The key to the success of many law firms can often be found in their organisational culture. But building great culture inside firms is a tricky business, especially during a pandemic.
For Robyn Whittaker, the Chief People Officer at Norton Rose Fulbright Australia, the foundation of great law firm culture is simple: values.
“You have some values that underpin the organisation, that people know about and that then guides the behaviour of the organisation,” Whittaker tells LSJ.
“We’ve got three key values at Norton Rose Fulbright that underpin the firm: quality, unity and integrity. Every organisation would like to have those attributes front and centre. For us, they underpin everything that this organisation is about.
“You’re either consistent or inconsistent with those. If you’re inconsistent with them you’ve got to call it out and manage it, and if you’re consistent with it, great, then keep going”.
Similarly, Nick Crennan, Managing Partner at Colin Biggers & Paisley (CBP), sees values as the building blocks shaping the workplace culture at the Sydney-headquartered firm.
“We have four shared values: respect, loyalty, integrity and balance,” Crennan tells LSJ.
“Those values were generated through consultation. We’ve had them for about 12 years and they underpin everything we do.”
They’re not the only ones keen to point to values as the bedrock of corporate culture at law firms, with most firms espousing lofty principles that staff should aspire to at work.
However, as Crennan explains, it takes more than high-minded values statements to forge culture that actually means something to workers inside firms. Values need to be lived.
Here, he points to leaders at CBP displaying the firm’s values on a daily basis.
“Your leaders need to be role models for those behaviours. One non-negotiable feature of our culture is that our high performers actually put the shared goals above their own personal interest [and] that is absolutely critical,” he says.
Whittaker, too, stresses the need for those at the top of the firm to set a good example.
“The most important driver of culture is the CEO or the managing partner of an organisation. For some reason, they seem to have this magic power and they influence culture more than any other individual,” she says.
“So, that’s about the way they lead and how true they are to those values, and then it’s how the rest of the leaders lead and how the Managing Partner or CEO holds them accountable.”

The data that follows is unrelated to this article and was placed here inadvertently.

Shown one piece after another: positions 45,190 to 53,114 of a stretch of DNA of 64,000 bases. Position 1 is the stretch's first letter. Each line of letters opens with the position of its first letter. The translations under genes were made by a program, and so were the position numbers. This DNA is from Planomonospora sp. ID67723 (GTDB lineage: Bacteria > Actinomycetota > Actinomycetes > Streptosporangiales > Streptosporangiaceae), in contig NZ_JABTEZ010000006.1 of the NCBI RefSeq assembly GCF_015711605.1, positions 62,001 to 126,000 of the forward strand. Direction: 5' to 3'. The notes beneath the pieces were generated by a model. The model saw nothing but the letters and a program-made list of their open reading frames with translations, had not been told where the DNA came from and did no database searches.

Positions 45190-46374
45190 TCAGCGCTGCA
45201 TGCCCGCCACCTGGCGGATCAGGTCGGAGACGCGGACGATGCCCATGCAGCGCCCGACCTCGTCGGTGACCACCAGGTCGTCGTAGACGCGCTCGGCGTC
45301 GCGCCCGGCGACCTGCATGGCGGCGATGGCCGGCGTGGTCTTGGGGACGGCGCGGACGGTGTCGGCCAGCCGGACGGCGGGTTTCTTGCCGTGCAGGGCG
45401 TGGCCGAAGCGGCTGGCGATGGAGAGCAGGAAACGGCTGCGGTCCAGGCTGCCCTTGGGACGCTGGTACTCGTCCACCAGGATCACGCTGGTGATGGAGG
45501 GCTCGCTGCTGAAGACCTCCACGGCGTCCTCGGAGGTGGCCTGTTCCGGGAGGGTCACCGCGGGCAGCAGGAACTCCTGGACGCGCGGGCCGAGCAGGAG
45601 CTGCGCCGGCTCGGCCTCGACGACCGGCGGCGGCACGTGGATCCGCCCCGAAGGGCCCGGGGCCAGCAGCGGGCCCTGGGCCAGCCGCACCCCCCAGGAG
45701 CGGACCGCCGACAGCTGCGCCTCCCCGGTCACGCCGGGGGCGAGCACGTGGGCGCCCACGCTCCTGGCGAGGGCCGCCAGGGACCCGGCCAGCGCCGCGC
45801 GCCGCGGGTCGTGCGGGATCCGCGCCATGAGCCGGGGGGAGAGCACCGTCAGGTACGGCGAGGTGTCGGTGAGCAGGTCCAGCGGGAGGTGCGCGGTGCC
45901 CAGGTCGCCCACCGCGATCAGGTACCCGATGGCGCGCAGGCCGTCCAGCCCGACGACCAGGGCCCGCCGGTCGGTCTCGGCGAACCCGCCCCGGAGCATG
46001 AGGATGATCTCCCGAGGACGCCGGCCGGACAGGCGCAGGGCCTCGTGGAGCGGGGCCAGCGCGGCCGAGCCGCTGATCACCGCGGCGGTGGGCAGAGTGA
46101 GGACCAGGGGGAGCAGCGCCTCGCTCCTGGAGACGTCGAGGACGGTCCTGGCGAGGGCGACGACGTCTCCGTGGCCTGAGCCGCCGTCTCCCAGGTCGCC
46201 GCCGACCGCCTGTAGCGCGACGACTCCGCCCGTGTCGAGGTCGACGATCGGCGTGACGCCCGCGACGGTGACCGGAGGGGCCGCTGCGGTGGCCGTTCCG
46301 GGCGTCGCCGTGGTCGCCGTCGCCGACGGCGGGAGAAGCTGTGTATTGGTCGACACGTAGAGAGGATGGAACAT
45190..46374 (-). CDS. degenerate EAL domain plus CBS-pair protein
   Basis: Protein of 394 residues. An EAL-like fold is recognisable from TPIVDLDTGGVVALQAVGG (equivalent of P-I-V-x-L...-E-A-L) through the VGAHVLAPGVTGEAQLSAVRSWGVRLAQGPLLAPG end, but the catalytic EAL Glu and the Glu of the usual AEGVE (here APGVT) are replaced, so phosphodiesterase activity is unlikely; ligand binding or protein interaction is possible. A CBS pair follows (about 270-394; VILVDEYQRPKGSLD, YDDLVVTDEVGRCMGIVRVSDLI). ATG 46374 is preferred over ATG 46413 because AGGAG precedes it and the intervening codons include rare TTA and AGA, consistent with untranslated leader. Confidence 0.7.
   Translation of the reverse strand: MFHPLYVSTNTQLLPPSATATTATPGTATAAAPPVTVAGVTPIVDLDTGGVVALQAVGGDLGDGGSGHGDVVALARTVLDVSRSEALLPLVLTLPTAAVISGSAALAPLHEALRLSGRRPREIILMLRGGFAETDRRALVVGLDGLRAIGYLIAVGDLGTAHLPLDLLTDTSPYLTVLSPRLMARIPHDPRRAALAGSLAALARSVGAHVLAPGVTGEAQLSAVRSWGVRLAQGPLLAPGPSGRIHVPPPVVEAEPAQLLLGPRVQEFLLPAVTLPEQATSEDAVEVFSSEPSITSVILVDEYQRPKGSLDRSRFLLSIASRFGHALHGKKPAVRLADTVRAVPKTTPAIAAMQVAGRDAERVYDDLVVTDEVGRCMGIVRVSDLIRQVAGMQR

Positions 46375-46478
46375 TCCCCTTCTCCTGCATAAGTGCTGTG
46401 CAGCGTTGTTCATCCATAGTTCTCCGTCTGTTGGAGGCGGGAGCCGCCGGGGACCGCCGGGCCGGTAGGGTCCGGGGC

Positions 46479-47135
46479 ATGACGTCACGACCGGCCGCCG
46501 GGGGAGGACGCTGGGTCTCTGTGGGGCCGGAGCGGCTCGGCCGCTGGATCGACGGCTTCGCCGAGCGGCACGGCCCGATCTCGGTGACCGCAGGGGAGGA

The grad experience
As Whittaker and Crennan suggest, strong values and sound leadership are key drivers of positive culture at firms, but other factors, often overlooked, also appear increasingly critical.
For instance, Griffith University Dean of Law and Head of School Therese Wilson says culture often comes from the ground up via the experiences of those in junior roles.
On this point, she worries about the culture at some firms that sees graduates work long hours in an environment where high-minded ideals can clash with the reality of commerce.
“No one enjoys the idea that you have to work in the office until late every night and account for every six minutes of your time,” the Brisbane-based academic tells LSJ. “That’s not a satisfying way to work for anybody.”
Wilson’s comments follow law firm culture taking the spotlight for all the wrong reasons when claims of exploitation of young lawyers arose from the Royal Commission into Misconduct in the Banking, Superannuation and Financial Services Industry.
Earlier this year, concern over questionable conditions at some law firms culminated in new federal rules mandating that firms conduct regular pay reconciliation for graduate lawyers, clerks and paralegals and advise them in writing as to how their salary is calculated, including what overtime hours are expected, and when penalty rates will apply.
There was a suspicion that if people weren’t physically in the office they were not working, but COVID-19 has taught us that people can be relied upon to get their work done whether they’re at the office or somewhere else.
For Wilson, one of the silver linings of COVID-19 is that it has forced firms to adopt flexible work practices.
She sees the move to working from home as a big positive on this front, although she notes that it took the pandemic to prove to many firms that this pivot wouldn’t dent their bottom line.
“There was a suspicion that if people weren’t physically in the office they were not working, but COVID-19 has taught us that people can be relied upon to get their work done whether they’re at the office or somewhere else, including home,” she says.
“So now, [law firms], having been forced to consider different ways of doing things, have discovered that some of those different ways are better and may even be more satisfying for clients as well, so they can keep their clients happier by being more flexible.”
In Wilson’s opinion, it’s likely that the shift to more flexible work options is here to stay as the business case for it becomes increasingly clear in the wake of COVID-19.
She points to firms saving money on office space, clients being unaffected by the change, and increased productivity from staff who are now “more satisfied and happier”.